Claustrophobia is an anxiety disorder in which the sufferer has an irrational fear of having no escape or being closed-in. It frequently results in a panic attack and can be triggered by certain stimuli or situations, such as being in a crowded elevator, a small room without any windows, or being in an airplane. Some patients with claustrophobia find their anxiety levels rise when they wear tight-necked clothing.
Contents of this article:
What is claustrophobia?
The word claustrophobia comes from the Latin word claustrum which means "a shut in place" and Greek phobos meaning "fear".
Claustrophobia sufferers will commonly try to avoid being in enclosed spaces such as elevators.
People with claustrophobia can find the disorder hard to live with, as they will go to great lengths to avoid small spaces and situations that trigger their panic and anxiety. They will avoid certain places like the subway/underground and will prefer to take the stairs over using a lift/elevator no matter how many floors they need to ascend/descend.
According to the book "Phobias: A Handbook of Theory, Research and Treatment"4, published by Wiley, between 15% and 37% of people worldwide are affected by claustrophobia. Even though many of them have severe symptoms, a very small percentage ever receive some kind of treatment for the disorder.
The National Health Service5, UK, says that claustrophobia affects about 10% of the UK population.
Signs and symptoms of claustrophobia
A symptom is something the patient feels or reports, while a sign is something that other people, including the doctor detects. A headache may be an example of a symptom, while a rash may be an example of a sign.According to the NYU Langone Medical Center6, claustrophobia typically develops during the individual's childhood or teenage years.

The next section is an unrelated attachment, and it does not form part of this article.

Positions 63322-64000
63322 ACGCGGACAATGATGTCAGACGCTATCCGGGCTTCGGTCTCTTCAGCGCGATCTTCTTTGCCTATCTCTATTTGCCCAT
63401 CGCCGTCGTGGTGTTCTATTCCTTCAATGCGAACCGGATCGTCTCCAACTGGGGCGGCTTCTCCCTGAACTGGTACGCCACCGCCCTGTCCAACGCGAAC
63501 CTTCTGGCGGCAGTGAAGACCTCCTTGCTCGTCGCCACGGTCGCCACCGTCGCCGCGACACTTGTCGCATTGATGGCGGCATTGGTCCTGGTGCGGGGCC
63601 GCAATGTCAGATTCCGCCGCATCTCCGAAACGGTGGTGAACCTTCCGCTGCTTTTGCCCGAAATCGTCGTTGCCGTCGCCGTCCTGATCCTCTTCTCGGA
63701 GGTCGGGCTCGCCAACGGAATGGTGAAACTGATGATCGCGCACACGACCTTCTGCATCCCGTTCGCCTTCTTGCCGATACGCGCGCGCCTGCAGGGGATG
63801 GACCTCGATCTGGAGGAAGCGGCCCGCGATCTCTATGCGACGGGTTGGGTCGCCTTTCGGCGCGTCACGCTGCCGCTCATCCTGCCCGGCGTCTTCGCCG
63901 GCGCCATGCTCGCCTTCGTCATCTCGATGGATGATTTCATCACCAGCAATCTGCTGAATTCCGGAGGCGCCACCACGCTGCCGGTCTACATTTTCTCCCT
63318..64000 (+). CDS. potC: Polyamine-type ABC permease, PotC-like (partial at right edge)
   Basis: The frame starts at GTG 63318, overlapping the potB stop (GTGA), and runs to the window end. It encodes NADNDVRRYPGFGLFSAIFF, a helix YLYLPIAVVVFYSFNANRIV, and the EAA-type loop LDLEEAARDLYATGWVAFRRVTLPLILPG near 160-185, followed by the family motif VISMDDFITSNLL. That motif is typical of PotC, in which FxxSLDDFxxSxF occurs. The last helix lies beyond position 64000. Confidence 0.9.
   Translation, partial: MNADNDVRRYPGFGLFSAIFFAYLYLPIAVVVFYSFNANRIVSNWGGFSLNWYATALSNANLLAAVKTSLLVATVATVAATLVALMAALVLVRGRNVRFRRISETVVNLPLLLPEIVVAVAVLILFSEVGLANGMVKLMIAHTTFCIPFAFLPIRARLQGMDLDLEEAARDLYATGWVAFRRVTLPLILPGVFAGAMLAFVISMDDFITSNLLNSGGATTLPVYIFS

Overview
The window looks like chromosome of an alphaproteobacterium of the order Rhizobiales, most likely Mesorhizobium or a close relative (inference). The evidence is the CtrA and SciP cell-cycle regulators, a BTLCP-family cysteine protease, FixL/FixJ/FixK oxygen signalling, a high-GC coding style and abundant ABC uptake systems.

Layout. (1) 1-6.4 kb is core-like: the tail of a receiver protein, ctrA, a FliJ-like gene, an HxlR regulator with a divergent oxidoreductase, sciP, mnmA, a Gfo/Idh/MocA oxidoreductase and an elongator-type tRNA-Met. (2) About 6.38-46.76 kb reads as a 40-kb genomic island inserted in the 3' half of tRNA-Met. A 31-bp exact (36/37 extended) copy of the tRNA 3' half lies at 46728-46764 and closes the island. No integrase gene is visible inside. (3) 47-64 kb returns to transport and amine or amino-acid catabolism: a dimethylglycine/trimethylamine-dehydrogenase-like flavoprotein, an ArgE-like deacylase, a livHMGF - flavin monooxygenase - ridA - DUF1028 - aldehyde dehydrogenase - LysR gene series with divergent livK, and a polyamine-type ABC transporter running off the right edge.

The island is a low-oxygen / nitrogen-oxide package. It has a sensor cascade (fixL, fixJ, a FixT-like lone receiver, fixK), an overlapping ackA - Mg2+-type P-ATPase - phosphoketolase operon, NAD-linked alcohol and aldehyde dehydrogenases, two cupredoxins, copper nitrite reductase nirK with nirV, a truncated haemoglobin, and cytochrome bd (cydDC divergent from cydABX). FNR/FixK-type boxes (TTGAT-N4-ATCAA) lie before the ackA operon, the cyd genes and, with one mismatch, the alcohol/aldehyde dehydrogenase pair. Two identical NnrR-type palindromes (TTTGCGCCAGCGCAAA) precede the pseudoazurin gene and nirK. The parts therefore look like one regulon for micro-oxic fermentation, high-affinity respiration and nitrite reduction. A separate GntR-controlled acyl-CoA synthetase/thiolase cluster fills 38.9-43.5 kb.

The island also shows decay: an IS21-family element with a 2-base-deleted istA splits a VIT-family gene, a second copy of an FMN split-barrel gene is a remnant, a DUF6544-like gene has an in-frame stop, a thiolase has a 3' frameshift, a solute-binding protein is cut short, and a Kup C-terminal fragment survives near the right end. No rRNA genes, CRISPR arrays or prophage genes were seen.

Claustrophobia is an anxiety disorder. An afflicted person has symptoms of anxiety that are triggered by being in a confined space, or the thought of it. The sufferer dreads not being able to breathe properly, running out of oxygen, along with distress at being restricted.
When anxiety levels reach a certain level, the following physical signs of claustrophobia are possible:
- Accelerated heart rate
- Increased blood pressure
- Dry mouth
- Hyperventilation, or 'over-breathing'
- Hot flashes (UK: hot flushes)
- Shaking or trembling
- Butterflies in your tummy
- Panic attacks
- Fear of actual harm or illness
- Chocking sensation
- Tightness in the chest, sometimes chest pain
- An urge to go to the toilet
- Confusion and/or disorientation.
It is not necessarily the small spaces that trigger the anxiety but the fear of what can happen to the person if confined to that area, hence the fear of running out of oxygen. Examples of small spaces that could trigger anxiety are:
- shop changing rooms
- subway trains (UK: tube/underground trains)
- small rooms
- hotel rooms with windows that do not open
- revolving doors
- public toilets
- locked rooms
- cars - especially if they have central locking
- crowded areas
- automatic car-washes
- some medical devices, such as MRI (magnetic resonance imaging) scanners.